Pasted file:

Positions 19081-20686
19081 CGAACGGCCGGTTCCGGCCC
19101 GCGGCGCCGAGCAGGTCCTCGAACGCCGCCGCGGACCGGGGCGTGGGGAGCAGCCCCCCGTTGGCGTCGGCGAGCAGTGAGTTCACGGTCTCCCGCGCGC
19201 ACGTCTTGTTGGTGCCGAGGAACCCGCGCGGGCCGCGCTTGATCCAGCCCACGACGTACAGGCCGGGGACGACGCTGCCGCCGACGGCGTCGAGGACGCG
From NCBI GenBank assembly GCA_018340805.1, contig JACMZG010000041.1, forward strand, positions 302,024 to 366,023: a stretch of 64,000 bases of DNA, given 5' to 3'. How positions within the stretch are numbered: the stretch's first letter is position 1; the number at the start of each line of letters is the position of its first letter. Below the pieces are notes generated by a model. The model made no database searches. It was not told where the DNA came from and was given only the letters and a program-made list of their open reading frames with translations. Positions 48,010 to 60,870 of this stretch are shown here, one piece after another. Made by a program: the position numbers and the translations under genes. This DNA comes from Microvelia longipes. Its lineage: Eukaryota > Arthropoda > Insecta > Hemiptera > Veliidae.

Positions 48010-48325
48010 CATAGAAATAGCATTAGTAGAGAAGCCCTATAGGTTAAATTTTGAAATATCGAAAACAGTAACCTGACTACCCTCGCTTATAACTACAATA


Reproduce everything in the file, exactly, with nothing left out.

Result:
Positions 19081-20686
19081 CGAACGGCCGGTTCCGGCCC
19101 GCGGCGCCGAGCAGGTCCTCGAACGCCGCCGCGGACCGGGGCGTGGGGAGCAGCCCCCCGTTGGCGTCGGCGAGCAGTGAGTTCACGGTCTCCCGCGCGC
19201 ACGTCTTGTTGGTGCCGAGGAACCCGCGCGGGCCGCGCTTGATCCAGCCCACGACGTACAGGCCGGGGACGACGCTGCCGCCGACGGCGTCGAGGACGCG
From NCBI GenBank assembly GCA_018340805.1, contig JACMZG010000041.1, forward strand, positions 302,024 to 366,023: a stretch of 64,000 bases of DNA, given 5' to 3'. How positions within the stretch are numbered: the stretch's first letter is position 1; the number at the start of each line of letters is the position of its first letter. Below the pieces are notes generated by a model. The model made no database searches. It was not told where the DNA came from and was given only the letters and a program-made list of their open reading frames with translations. Positions 48,010 to 60,870 of this stretch are shown here, one piece after another. Made by a program: the position numbers and the translations under genes. This DNA comes from Microvelia longipes. Its lineage: Eukaryota > Arthropoda > Insecta > Hemiptera > Veliidae.

Positions 48010-48325
48010 CATAGAAATAGCATTAGTAGAGAAGCCCTATAGGTTAAATTTTGAAATATCGAAAACAGTAACCTGACTACCCTCGCTTATAACTACAATA